The Cornell field hockey team was in action twice this weekend with a game Friday afternoon against Ivy rival Columbia (4-3, 1-1 Ivy) in New York City and Sunday afternoon at Marsha Dodson Field against ACC powerhouse No. 3 Virginia (9-0, 1-0 ACC). Friday’s game was a thrilling double overtime 3-2 win in 95 degree weather, while Sunday’s matchup was a sobering 5-2 loss under much cooler conditions. The weekend split brought the Red to 5-2 (2-0 Ivy) on the season.
Friday’s win over Columbia was important for the Red because it was the first Ivy win away from home and both teams were going in 1-0 in conference play.
The Red opened up the scoring at 19:23 when freshman attacker Hannah Balleza converted Cornell’s first penalty stroke of the season. The lead proved short-lived as Columbia senior midfielder Julia Garrison evened up the score just a few minutes later off of a penalty corner. However, the Red took a 2-1 lead into the half thanks to a breakaway goal by freshman attacker Christine Hibler with just under five minutes to go before halftime.
Despite the fact that the Lions had twice as many shots and penalty corners in the second half, it looked like the Red was on its way to securing a win. But with just over four minutes to go in regulation, Columbia’s Garrison netted her second game-tying goal of the match, sending each team into their second overtime game of the season.
Both teams matched each other in shots and penalty corners in the first overtime period, but in the second overtime, the Red was more aggressive, outshooting the Lions and achieving more penalty corners. In fact, it was off of one of these penalty corners, with only 2:23 left, that senior attacker Catie De Stio lifted the Red to victory.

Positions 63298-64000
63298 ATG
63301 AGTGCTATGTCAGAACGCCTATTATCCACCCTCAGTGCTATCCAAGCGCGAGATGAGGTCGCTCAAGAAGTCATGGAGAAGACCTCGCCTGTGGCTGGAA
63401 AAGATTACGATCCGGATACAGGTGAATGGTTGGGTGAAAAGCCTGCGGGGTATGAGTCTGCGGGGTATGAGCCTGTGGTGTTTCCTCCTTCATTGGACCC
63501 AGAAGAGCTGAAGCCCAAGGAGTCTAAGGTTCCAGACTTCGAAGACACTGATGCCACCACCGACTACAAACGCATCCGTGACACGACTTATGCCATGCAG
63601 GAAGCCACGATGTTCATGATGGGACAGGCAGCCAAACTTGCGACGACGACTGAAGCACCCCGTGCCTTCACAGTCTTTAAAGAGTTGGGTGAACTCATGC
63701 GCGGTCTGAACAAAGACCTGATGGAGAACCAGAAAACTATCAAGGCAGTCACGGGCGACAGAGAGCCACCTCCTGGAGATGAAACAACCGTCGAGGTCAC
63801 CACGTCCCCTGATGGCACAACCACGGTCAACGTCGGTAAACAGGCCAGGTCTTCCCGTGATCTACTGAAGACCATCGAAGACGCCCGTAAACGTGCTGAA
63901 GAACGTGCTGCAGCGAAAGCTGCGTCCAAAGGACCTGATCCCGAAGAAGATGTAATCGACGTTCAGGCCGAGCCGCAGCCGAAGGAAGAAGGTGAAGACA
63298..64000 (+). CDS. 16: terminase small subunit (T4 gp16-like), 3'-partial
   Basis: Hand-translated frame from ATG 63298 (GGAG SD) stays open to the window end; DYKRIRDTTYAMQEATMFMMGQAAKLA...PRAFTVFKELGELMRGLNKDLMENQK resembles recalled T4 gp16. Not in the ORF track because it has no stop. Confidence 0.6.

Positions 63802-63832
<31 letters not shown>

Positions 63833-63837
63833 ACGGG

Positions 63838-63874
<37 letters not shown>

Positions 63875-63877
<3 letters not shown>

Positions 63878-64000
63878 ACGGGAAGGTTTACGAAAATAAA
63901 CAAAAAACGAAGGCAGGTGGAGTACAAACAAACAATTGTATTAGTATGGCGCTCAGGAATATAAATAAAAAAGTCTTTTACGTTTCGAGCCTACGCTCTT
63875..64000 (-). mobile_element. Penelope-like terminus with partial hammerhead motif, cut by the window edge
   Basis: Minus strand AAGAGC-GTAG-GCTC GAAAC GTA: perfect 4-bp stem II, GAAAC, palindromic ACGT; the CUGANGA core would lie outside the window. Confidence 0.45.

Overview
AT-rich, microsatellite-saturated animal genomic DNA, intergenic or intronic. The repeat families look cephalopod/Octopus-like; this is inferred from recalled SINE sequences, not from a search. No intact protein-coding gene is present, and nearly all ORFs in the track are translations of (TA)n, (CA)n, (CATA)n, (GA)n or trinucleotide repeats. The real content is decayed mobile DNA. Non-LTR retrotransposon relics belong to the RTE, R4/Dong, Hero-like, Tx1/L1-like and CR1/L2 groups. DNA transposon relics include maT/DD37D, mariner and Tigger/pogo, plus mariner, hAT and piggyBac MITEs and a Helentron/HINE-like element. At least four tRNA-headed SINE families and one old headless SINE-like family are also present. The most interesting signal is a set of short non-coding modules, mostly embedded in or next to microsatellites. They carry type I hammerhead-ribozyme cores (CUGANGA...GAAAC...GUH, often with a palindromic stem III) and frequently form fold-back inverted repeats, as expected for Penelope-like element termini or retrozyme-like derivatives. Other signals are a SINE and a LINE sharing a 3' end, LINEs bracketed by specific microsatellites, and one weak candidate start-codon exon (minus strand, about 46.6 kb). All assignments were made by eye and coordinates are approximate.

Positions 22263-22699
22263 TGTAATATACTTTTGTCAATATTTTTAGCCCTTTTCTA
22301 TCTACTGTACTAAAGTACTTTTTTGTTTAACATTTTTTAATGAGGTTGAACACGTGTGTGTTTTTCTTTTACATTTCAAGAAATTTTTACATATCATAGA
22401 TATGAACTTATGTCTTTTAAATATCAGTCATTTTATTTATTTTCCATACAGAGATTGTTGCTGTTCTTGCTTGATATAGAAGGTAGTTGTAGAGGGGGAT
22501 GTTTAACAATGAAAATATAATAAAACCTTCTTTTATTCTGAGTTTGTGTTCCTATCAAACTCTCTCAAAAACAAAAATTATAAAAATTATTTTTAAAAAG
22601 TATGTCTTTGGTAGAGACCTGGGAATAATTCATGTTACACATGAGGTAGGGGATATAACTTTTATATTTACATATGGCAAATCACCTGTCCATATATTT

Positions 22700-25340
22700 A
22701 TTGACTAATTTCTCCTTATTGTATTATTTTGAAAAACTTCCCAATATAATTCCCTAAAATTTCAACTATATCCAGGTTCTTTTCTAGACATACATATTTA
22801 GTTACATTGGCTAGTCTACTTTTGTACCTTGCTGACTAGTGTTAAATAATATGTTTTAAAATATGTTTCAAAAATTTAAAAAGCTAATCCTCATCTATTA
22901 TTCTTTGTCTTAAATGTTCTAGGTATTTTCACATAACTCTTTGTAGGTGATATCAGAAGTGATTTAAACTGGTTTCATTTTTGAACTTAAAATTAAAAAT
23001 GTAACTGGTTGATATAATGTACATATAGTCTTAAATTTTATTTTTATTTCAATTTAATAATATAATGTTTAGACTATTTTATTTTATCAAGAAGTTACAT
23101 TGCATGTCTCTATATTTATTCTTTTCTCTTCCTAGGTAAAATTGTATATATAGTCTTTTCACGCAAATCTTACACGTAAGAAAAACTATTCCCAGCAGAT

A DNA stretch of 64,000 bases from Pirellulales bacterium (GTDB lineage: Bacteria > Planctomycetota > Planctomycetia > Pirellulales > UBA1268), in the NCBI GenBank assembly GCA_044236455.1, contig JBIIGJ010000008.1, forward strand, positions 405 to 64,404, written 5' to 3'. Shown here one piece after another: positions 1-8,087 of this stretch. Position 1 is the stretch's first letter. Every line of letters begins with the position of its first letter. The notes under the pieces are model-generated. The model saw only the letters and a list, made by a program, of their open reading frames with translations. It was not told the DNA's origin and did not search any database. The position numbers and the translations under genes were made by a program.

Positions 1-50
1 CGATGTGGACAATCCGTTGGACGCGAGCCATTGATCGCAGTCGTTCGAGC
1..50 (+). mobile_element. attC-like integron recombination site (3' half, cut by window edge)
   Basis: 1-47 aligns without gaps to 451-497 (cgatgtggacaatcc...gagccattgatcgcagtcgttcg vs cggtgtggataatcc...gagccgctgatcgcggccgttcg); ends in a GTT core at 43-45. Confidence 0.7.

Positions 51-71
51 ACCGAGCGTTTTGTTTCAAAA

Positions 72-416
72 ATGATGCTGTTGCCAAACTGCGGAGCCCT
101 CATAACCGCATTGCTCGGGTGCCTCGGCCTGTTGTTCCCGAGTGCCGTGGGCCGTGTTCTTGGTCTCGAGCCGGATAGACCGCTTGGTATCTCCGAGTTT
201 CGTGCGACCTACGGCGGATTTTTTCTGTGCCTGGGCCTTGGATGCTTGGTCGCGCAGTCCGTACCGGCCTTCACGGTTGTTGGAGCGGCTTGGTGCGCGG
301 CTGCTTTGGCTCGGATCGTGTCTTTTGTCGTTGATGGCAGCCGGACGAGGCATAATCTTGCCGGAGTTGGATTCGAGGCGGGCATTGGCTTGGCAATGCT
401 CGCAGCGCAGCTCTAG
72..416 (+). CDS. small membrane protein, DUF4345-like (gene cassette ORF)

Such a thrilling win undoubtedly provided some momentum going into Sunday afternoon’s contest against nationally-ranked Virginia (9-0, 1-0 ACC). Like the Red, the Cavaliers came into the game riding the momentum of a double-overtime win on Friday.
The first half was hard fought with each team scoring only one goal: De Stio for the Red and junior midfielder Paige Selinski for the Cavaliers. Cornell head coach Donna Hornibrook was happy with her team’s effort in the first half, but wasn’t ready to rest on her laurels.
“I thought we played well in the first half, but I mean the game is 70 minutes long, so it wasn’t like ‘oh great’ we played really well for 35 minutes … I felt we had an excellent first half — probably our best first half of the year,” Hornibrook said.
The second half was completely different; the Red appeared to lose steam, while the Cavaliers showed why they have the ninth-best offense in the NCAA.
“In the second half a couple things happened. I think they played really well. They certainly moved the ball and picked it up,” Hornibrook said. “We spent some time kind of watching each other work. We kind of got ourselves behind the eight-ball. To be honest I can’t fault our team because they played their hearts out on Friday.”
Selinksi, one of the top scorers in the nation, scored her second goal of the game at 1:41 to put Virginia up early in the second half. Senior midfielder Haley Carpenter followed up with another goal a few minutes later to make the score 3-1.
Midway through the second half, seeing that time was running out for the Red, Hornibrook called a timeout.
When asked what Hornibrook said during that timeout, De Stio explained, “Just to really refocus ourselves, to keep playing our game, and just to keep our energy up and our motivation up.”
Shortly after the timeout, however, Virginia freshman forward Elly Buckley scored two unanswered goals within two minutes of each other –– effectively putting the game out of reach for Cornell.
With only a few minutes left in the game, De Stio answered the crowd’s plea for more offense with a furious charge to the net ending with a goal. The goal was a bittersweet milestone for De Stio, who tied Cari Hills ’97 for second on the Red’s all-time scoring list with 30.
After the game, Hornibrook said that the team would be working on a few things defensively this week, although she was proud that her squad was able to limit the potent Cavaliers offense to just 16 shots on goal.
Original Author: Brian Bencomo